I feel like I'm in that Strongbad email where he dusts off his computer screen and shoos the cockroach away. I'd like to give a shout out to Deb for encouraging me to get back on the proverbial blog horse - considering I am now assistant coaching teeball and it's hilarious.
My dad asked me to assistant coach my little brother's team - not telling me that he'd be gone most Thursdays at institute. But I was still down, even after I realized I'd be alone half the games.
The first practice pretty much rocked - not only did it seem we had a really young team, it started hailing about an hour into it. Micah looked up and said, "Ow!" So smart in so many ways, yet looks up in the stinging hailstorm. I will never understand the way that mind works under that red hair.
This is only the beginning of many, many good times I've had on those fields.
Let me tell you the number one thing you need when you're coaching teeball - energy, energy and more energy. If we're batting it's, "Does everyone have a helmet who's batting?" "Is everyone in a safe place so they won't be hit by the bat and/or the ball?" "Who's up to bat now?" "Good job! You almost hit the ball!" "Good job! You hit the ball! Drop the bat and run to first! Run to first! Run to first!" This is especially important for one of my players, who understands how to get the ball, but doesn't understand that this doesn't pertain to right after she bats.
Then, after batting it's fielding, which means I have to get them all out of helmets and into mitts and out on the field. Ah, repetition. "Green! Time to go out on the field! Out on the field! Out on the field!" I feel like a broken Speak 'N Spell. Then, it's keeping everyone in their places and getting them to look for where the ball is going. Some kids just get it, some kids don't, and some kids just don't care. It's fascinating trying to figure out which it is for each child. "Pay attention green!"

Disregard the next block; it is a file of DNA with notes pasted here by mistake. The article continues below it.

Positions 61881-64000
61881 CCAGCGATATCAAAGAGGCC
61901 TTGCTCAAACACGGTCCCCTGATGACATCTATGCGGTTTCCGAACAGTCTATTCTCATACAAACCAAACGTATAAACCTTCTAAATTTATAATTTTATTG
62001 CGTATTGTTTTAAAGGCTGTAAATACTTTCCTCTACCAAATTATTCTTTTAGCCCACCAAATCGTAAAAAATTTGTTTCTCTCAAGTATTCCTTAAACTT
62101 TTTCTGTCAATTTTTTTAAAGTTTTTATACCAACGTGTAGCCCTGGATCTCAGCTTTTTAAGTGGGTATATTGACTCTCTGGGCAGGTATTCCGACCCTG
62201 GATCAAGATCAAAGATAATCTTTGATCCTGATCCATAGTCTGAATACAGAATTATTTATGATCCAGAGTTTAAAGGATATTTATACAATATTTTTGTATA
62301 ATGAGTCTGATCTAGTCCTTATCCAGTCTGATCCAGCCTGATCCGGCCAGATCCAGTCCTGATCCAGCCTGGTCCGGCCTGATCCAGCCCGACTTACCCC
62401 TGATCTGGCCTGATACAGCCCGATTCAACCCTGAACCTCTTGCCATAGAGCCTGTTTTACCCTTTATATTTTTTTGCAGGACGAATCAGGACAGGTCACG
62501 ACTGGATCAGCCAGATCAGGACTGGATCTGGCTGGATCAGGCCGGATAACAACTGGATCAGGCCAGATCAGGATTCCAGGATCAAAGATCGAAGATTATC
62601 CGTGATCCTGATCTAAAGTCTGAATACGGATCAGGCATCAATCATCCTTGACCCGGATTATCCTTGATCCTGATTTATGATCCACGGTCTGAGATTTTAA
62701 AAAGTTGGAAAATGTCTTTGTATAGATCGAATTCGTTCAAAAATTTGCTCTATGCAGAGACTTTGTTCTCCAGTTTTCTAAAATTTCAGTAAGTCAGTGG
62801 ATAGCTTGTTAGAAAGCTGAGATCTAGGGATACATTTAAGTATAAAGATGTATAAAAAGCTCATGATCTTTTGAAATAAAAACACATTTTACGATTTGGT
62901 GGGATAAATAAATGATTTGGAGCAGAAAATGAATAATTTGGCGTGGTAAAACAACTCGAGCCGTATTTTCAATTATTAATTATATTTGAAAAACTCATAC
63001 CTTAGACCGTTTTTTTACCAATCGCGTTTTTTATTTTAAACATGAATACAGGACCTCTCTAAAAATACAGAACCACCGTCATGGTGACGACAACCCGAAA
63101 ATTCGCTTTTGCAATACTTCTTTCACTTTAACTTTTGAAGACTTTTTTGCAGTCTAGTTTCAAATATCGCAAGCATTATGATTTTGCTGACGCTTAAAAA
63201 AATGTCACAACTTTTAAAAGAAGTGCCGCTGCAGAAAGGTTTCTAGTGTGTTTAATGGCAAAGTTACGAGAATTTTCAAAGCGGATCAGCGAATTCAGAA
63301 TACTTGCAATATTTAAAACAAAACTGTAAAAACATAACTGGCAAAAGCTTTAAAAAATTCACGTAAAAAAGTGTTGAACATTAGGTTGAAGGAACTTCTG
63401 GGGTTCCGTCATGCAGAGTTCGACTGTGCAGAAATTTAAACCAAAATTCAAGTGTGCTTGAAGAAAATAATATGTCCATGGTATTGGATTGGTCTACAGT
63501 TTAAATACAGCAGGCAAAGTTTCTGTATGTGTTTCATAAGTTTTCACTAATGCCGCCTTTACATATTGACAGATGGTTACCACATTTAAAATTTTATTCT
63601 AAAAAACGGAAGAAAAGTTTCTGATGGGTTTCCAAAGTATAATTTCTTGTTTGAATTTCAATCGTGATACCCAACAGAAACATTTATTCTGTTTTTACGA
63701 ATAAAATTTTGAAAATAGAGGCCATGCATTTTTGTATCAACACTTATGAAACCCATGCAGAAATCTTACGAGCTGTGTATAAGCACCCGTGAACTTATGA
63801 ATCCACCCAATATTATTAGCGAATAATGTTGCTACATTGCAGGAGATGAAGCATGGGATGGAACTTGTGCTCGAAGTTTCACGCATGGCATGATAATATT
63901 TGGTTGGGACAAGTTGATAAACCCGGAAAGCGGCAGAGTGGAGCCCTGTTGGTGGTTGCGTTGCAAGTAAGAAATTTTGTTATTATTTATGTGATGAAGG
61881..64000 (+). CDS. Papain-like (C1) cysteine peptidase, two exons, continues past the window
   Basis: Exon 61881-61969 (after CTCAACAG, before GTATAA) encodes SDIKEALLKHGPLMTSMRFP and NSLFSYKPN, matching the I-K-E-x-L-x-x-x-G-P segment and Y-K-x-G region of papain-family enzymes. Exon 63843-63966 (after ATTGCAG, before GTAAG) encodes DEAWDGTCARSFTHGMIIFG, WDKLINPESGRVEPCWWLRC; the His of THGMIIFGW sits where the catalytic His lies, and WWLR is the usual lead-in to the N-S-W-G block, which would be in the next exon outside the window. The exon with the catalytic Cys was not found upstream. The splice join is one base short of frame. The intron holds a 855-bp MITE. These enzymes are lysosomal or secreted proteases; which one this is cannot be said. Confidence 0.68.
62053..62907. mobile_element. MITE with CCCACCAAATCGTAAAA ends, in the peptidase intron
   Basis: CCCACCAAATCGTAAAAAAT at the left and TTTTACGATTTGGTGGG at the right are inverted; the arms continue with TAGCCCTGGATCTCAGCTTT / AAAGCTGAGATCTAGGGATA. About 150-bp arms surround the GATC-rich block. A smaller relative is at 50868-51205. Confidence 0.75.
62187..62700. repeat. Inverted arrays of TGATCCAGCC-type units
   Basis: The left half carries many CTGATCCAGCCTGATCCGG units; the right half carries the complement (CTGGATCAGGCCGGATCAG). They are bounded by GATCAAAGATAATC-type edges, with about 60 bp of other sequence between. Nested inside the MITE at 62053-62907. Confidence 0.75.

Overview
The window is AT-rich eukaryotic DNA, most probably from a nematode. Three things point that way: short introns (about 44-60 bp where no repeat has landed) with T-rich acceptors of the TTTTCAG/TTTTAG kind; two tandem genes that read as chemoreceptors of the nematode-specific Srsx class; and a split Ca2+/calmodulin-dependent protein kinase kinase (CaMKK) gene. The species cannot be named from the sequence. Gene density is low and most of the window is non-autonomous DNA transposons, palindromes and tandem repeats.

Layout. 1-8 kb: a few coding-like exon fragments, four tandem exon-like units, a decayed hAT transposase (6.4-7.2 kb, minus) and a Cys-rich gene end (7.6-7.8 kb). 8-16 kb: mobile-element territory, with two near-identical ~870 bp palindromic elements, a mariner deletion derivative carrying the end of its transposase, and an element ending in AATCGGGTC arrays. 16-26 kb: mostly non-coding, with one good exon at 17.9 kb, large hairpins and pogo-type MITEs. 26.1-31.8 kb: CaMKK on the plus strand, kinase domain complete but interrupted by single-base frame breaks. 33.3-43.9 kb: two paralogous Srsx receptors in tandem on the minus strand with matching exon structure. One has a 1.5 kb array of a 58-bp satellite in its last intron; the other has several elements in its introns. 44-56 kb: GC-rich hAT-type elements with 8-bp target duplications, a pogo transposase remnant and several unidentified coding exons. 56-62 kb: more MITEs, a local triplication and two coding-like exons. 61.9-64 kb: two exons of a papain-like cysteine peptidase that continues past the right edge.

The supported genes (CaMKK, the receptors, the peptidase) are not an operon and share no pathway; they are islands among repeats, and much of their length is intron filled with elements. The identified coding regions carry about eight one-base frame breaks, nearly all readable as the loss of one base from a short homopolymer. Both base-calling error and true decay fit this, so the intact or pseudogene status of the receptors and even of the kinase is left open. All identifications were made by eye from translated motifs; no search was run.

I've found a good way to keep the kids from piling on each other when they're all trying to get the ball is to say the name of the first person to get to the ball and say, "Ashley has the ball" over and over, until they let them alone.
One of the hard parts about teeball is that nothing really matters - there aren't any points, outs or real innings, so nothing that any of the kids do really matters. This means it's hard to keep them focused and teach them the basics of baseball when there aren't immediately obvious consequences to their actions. No one wants to be on any other base or area but first because nothing happens beyond that point. We really emphasize throwing it to first, rather than the lead runner. I remember learning to throw it to the base with the lead runner my first year of softball and thinking, "Really?"
Another great time was during pictures - it was a Thursday, which meant I was flying solo. Oy - I was really grateful for the parents to help me keep them in order from shortest to tallest while I tried to figure out just exactly where we were supposed to be going. Plus, I totally didn't think about it and had treats handed out after the game, which was consequently before pictures. Crackles.
Getting the kids to understand what the photographer wanted was...okay. Again, some got it, some didn't. But they were all adorable in their pics. I was in the group pic and complimentary pic with my "child," since my dad wasn't there to take it.
Weird. Did I really just do a whole post about teeball? Welcome back.